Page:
The province is bringing in new standards and a bump in wages for Manitoba’s security guards.
The move, announced today by Labour and Immigration Minister Erna Braun, is the latest step in a process to bring in stricter guidelines to the growing private security guard industry. It began more than a decade ago following the holdups of armoured-car guards. (See story here.)
Braun said the provincial Security Guard Working Group, which includes labour and employer representatives, has examined a number of issues within the sector. Based on the recommendations, a new Security Guard Sector Plan is to be put in place that includes:
❚ Reviewing the content of the mandatory security guard training manual every five years, beginning in 2014, to ensure training and standards are as effective and up to date.
❚ Phasing in higher wages over the next four years, beginning with an Oct. 1 requirement that security guards be paid at least 25 cents above the province’s minimum wage, rising annually to $2.25 in October 2017. Manitoba’s minimum wage is currently $10.45 and rises Oct. 1 by 25 cents an hour to $10.70. The boost in pay is to help address high staff turnover rates.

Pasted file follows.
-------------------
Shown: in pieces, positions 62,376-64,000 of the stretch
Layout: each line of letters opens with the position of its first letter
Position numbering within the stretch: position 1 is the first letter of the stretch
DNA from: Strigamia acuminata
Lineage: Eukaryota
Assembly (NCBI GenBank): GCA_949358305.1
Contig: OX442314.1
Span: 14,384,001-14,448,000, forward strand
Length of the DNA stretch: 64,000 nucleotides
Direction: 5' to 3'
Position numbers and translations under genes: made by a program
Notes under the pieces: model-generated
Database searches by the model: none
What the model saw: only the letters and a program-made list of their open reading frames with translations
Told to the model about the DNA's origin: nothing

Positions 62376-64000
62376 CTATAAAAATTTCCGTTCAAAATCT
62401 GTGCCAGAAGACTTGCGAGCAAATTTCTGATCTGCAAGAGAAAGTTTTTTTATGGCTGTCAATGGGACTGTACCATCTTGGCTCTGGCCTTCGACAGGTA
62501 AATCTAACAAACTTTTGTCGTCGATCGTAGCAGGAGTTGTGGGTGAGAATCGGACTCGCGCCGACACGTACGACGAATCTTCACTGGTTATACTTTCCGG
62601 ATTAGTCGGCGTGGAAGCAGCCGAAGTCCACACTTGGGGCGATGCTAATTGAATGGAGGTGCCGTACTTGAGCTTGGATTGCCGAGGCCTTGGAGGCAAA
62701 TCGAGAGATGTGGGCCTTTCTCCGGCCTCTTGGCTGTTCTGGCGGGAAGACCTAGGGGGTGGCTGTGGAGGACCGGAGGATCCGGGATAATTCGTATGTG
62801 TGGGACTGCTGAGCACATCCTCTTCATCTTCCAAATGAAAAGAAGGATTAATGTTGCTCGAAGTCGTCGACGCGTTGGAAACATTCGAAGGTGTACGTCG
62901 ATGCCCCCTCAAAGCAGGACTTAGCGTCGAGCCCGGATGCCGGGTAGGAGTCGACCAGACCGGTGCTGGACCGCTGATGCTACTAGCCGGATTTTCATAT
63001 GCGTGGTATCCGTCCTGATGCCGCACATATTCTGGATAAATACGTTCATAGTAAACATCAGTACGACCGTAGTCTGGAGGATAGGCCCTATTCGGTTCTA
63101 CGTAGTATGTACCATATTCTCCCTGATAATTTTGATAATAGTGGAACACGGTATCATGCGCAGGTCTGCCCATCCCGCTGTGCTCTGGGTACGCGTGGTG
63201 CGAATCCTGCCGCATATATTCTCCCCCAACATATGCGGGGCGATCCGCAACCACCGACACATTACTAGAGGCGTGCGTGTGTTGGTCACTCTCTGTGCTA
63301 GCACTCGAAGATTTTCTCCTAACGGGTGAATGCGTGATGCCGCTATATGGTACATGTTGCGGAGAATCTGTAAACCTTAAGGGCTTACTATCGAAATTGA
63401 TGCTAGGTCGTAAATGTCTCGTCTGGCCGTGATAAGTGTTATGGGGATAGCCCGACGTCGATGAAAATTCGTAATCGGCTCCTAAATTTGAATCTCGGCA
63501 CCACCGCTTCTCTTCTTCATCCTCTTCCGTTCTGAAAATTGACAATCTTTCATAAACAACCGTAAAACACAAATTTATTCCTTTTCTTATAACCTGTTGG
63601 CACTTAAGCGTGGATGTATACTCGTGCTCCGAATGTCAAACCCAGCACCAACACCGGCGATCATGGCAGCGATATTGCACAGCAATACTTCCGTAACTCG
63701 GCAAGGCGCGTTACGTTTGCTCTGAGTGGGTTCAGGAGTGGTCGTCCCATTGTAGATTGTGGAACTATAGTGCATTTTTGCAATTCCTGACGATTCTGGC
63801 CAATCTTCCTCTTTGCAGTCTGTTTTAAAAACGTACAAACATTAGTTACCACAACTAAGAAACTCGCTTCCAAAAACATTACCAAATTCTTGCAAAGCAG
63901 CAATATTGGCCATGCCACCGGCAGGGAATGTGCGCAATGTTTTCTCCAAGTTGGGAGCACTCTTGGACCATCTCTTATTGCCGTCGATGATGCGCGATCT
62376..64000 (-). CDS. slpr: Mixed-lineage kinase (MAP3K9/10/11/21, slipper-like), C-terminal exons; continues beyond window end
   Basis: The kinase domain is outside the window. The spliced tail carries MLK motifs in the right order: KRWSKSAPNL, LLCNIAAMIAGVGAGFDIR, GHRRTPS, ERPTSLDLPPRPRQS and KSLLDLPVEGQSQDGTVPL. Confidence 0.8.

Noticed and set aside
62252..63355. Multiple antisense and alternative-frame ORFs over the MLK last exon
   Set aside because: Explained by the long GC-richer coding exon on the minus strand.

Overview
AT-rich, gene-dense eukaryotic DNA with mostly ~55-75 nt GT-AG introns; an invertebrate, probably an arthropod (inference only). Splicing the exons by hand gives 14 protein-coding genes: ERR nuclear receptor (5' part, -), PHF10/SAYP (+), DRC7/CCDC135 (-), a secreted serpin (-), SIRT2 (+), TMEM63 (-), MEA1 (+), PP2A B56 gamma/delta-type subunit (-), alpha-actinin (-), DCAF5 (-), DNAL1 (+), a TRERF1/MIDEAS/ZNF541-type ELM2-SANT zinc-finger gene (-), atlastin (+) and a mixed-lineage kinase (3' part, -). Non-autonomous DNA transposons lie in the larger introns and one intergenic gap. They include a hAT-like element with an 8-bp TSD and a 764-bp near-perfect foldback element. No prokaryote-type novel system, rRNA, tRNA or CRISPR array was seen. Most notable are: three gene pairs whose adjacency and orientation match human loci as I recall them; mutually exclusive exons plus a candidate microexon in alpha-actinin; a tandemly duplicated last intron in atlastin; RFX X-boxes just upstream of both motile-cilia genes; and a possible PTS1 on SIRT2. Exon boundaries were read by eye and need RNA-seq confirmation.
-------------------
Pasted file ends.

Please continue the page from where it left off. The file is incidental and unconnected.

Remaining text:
❚ On-site-specific inspections and enforcement measures to address safety and health issues for security guards.
Over the past decade security guards have been required to be licensed by the province. In order to receive a licence, applicants must complete a child abuse registry check, a criminal record check and undergo a mandatory 40-hour training program.
Braun said in a statement that working as a security guard is a particularly risky profession as workplace injury statistics show that security guards are six times more likely than average to need time off work as a result of a violent act or assault in the workplace.